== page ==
It’s like a lullaby for coffee grinders.

Second, we discovered that JavaPresse’s system is distinctive from other hand grinders in terms of feel.

Because of the dual plate system, one of the burrs remains stationary while the other turns with the handle. According to Javapresse, “This results in greater precision, and it was thoroughly researched through 34 rivals to ensure the most accurate grind possible. We can convince you of that.”

We discovered that the dual plate method is effective and provides a consistent grind.

JavaPresse Coffee Grinder Particle Size Distribution

Given the low price, the JavaPresse reliably grinds coffee.

We put this grinder through its paces in a variety of settings. Every displayed configuration is 2-3 “clicks” louder than last (the left turn on the grind configuration button).

Micro fines can also be seen residing in the medium grind mound.

This grinder has approximately 15 different available settings.

We went through about 11 or 14 of them. Both of the settings tend to be brewable, which is remarkable for a hand grinder!

Our Verdict

The JavaPresse Coffee Company Manual should be at the top of your list if you’re looking for a portable coffee grinder. It produces fine grinds for pour-over coffee and has an all-stainless steel body that feels nearly unbreakable. The only drawback is that it grinds slowly, taking more than 5 minutes to grind enough for a good cup of coffee.

The Hario Skerton Ceramic Coffee Mill is a little quicker if you want to grind quietly at your desk or before anyone else in your house wakes up. Yet, the JavaPresse’s glass body seems to be more resistant to the rigors of travel.

Guide to Cleaning Your Manual Coffee Grinder

Is the taste of your freshly brewed coffee being tainted by rancid oils and aged coffee grounds? It will most likely depend on how long it has been since you last washed your coffee grinder. Cleaning mugs and brewers aren’t the only things that need to be done. Coffee grinders, too, need daily cleaning.

Oils and microscopic particles are deposited on the burrs when coffee beans are ground. As stale particles and rancid oils settle on fresh coffee beans and migrate into your final cup, both of these deposits may have a detrimental effect on subsequent brews.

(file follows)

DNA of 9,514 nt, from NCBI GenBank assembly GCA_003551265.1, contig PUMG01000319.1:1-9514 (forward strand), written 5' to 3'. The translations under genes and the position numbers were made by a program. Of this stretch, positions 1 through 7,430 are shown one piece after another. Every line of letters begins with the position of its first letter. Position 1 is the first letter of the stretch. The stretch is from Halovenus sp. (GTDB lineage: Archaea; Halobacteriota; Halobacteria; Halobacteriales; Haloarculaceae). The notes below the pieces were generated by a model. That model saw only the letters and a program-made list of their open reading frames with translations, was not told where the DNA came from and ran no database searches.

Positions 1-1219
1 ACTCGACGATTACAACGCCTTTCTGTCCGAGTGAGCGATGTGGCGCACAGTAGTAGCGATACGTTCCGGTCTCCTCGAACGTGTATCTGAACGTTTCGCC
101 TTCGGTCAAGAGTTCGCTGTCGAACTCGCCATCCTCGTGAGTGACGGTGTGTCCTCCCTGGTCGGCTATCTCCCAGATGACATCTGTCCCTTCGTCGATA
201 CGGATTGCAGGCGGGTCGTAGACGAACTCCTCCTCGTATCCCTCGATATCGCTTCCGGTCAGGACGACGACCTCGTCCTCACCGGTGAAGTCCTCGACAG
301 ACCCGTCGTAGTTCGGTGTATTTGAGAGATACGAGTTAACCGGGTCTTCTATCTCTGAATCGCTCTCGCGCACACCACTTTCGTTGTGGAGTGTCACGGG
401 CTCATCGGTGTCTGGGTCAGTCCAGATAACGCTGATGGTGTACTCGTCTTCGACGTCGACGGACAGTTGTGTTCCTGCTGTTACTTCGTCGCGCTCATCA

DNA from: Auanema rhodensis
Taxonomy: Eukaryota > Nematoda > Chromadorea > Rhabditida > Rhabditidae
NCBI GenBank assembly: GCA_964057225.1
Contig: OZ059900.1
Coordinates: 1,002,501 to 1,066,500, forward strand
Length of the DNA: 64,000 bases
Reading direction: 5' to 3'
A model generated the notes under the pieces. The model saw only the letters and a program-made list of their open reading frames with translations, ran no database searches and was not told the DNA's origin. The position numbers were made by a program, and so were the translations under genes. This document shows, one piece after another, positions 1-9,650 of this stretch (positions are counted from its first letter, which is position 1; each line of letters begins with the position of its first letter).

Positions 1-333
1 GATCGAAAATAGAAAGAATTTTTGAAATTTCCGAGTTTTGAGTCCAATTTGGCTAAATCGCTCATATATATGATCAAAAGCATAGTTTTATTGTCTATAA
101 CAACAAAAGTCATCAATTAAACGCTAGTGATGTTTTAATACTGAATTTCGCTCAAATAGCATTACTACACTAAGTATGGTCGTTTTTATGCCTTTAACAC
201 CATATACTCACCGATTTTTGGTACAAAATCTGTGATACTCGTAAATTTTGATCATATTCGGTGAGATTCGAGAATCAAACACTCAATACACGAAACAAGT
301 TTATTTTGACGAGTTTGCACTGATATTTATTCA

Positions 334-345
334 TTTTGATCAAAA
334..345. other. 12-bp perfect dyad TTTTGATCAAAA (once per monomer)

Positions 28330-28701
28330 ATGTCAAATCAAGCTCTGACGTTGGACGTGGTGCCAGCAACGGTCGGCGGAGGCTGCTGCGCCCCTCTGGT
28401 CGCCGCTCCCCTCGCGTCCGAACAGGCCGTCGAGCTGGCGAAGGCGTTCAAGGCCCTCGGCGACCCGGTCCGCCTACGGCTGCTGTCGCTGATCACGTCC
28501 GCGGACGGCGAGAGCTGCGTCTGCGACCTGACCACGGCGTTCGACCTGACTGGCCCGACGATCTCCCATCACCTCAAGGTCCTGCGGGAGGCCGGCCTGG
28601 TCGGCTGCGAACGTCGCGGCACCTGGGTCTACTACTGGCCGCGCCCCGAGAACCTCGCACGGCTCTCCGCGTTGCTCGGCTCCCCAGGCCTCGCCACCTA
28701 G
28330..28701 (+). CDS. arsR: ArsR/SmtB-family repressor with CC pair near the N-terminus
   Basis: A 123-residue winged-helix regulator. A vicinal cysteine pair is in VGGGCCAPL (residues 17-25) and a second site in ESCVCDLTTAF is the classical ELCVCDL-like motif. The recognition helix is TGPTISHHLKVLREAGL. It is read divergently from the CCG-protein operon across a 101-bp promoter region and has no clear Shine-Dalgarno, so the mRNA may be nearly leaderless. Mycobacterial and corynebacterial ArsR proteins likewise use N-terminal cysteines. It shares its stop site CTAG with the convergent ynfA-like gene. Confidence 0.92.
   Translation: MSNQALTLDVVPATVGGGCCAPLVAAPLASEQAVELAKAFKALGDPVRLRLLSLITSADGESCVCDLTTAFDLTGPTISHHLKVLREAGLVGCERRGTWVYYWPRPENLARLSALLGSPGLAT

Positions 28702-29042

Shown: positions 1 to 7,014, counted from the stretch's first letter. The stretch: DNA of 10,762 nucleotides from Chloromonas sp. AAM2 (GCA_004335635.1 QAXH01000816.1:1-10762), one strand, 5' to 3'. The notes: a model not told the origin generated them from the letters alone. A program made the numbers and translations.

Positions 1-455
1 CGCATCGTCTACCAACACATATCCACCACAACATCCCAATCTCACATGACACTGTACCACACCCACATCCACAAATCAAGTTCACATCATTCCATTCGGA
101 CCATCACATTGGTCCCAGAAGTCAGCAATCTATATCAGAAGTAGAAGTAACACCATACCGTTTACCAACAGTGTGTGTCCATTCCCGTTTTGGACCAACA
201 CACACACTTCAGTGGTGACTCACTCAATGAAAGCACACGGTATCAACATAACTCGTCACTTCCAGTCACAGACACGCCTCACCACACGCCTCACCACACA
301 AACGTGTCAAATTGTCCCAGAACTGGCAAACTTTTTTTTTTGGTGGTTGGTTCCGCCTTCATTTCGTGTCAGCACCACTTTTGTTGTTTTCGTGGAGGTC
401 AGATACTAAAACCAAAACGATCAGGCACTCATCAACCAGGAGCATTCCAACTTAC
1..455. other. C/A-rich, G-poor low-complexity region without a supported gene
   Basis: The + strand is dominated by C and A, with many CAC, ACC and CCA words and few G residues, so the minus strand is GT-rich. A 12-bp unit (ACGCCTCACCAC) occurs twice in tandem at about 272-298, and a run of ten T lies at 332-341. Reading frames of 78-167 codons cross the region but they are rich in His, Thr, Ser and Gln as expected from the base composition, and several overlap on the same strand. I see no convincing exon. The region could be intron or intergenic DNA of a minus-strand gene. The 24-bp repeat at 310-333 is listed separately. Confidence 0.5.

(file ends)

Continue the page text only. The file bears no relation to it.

Dismantling Your Coffee Grinder

Begin by dismantling the grinder. Make sure you’re working on a flat surface with nothing on it. Place a white towel under the grinder to make the pieces noticeable and prevent them from losing.

Remove the handle, hopper lid, and ground catcher from the JavaPresse first. The main shell and the burr construction are all that’s left.

Pull out the inner burr after unwinding the adjustment knob and setting it aside. A centerpiece can be forced into and removed from the inner burr.

From the opposite side, take out the rod, the plastic washer, the spring, and the metal washer. You’ve got a fully dismantled grinder.

You can now thoroughly clean everything.

Cleaning

In most cases, the handle and hopper lid must be thoroughly rinsed. Simple cleaning is required for these components. However, the grounds catcher can accumulate the oils; therefore, giving it a good scrub with soapy water, rinse, and dry thoroughly is necessary.

Get a bowl of soapy water and a Q Tip to clean the burrs and other small sections of a manual coffee grinder. After that, gently clean the micro-grounds and oils off the minor sections with the Q Tip.

Putting The Grinder Back Together

After that, reassemble the grinder by reinstalling the metal rod through the top of the grinder. Then put the plastic washer, spring, and metal washer in place.

Replace the centerpiece in the inner burr before sliding the burr up the rod and into the outer burr. Insert the adjustment knob onto the rod thread and twist it to the end of the burrs. You can now open the burrs, count the clicks, and adjust your brewer’s settings as expected.

The clicks your grinder makes while changing settings will be more audible, and the adjustment knob will feel more stable. Another advantage of keeping your grinder clean and in good working order is that it will last longer.